I boarded Amtrak’s Lake Shore Limited today (November 2014). Apparently, my driver’s license sits below the lid of my scanner – at home. Across the room, you’ll find my passport locked in a 1.5m tall safe.
I also did not have a ticket – paper or digital.
I brought my blankets! These are newer versions of the green fleece blankets that I have carried for nearly 20 years. I’ll bet those blankets travelled 1,000,000 miles during those years.
You’d think I’d be standing trackside by now. No ticky, no travel. Well, no picture to prove I’m that individual on the conductor’s list either.
The conductor recognized the shoulder patch sticker on my laptop. He instantly recognized the US Army unit to which it is associated. He talked of ‘Nam and I talked of Iraq. Then I got amazing lessons on the process of being a train conductor. Speeds, regs, and such. Probably all google-able. New to me though.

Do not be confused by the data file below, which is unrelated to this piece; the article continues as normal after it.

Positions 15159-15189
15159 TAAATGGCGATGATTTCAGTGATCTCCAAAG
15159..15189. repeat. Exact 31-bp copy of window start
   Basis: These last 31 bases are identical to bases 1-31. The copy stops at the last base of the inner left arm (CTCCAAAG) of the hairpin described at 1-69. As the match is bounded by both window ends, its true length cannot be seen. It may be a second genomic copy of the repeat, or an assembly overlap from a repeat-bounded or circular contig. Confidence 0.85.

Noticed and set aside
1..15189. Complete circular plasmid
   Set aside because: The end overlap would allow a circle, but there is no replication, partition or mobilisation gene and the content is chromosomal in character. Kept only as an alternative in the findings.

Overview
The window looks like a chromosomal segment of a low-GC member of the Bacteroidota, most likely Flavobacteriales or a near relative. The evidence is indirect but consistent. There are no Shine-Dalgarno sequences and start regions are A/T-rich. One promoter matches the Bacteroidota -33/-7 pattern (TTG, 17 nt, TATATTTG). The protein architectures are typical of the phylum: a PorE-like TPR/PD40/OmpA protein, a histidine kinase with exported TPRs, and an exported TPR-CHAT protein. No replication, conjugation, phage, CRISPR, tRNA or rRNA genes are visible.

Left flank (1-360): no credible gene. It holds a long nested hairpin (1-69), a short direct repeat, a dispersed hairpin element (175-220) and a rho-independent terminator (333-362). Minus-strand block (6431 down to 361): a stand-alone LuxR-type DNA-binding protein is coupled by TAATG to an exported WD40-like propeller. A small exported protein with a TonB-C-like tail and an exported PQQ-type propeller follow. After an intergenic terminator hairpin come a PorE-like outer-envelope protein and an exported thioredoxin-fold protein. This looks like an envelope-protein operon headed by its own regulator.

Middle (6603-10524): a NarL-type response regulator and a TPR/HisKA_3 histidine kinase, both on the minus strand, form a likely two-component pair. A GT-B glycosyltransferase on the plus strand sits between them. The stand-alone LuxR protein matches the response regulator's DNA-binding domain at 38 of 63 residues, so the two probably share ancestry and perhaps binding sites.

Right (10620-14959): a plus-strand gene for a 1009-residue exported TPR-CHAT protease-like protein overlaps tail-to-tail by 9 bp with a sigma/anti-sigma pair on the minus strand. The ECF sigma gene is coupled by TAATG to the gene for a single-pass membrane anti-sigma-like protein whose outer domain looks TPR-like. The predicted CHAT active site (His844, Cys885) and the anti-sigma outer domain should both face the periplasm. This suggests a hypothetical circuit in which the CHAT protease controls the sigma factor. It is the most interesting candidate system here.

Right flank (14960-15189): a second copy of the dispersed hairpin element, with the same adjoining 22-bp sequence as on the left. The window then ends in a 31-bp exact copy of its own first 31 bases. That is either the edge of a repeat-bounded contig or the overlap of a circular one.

Let me suggest that you actually carry an ID while travelling. It makes life easier. I’ll spend the next 8 days finding out what a mess I’ve made. There is a badge and a picture ID in my bag. I normally only wear the badge at funerals. Although there were two instances in NYC last year when I clipped it to my suit. The first time was when a waiter had a cardiac crisis at a restaurant. A quick response from me earned us free drinks and dessert. Later that month, I watched a bicyclist get hit by a car. Oops.
There was a lot I didn’t know about my travels. With my tiny private room, the meals are included with the cost of my ticket. I did not know that the space in my room is so tight that I had to hand off my suit case to Amtrak staff. She was terrifically sweet. I also didn’t know that the private room would be so isolating. Part of a train experience is the chit-chat. Granted, I spent the better part of an hour talking about floating bridges in Viet Nam, train signalling, and listening to radio chatter on CSX frequencies visiting with my conductor.
It is getting rather close to a rural bedtime. I’ll explore reconfiguring this berth to a rack.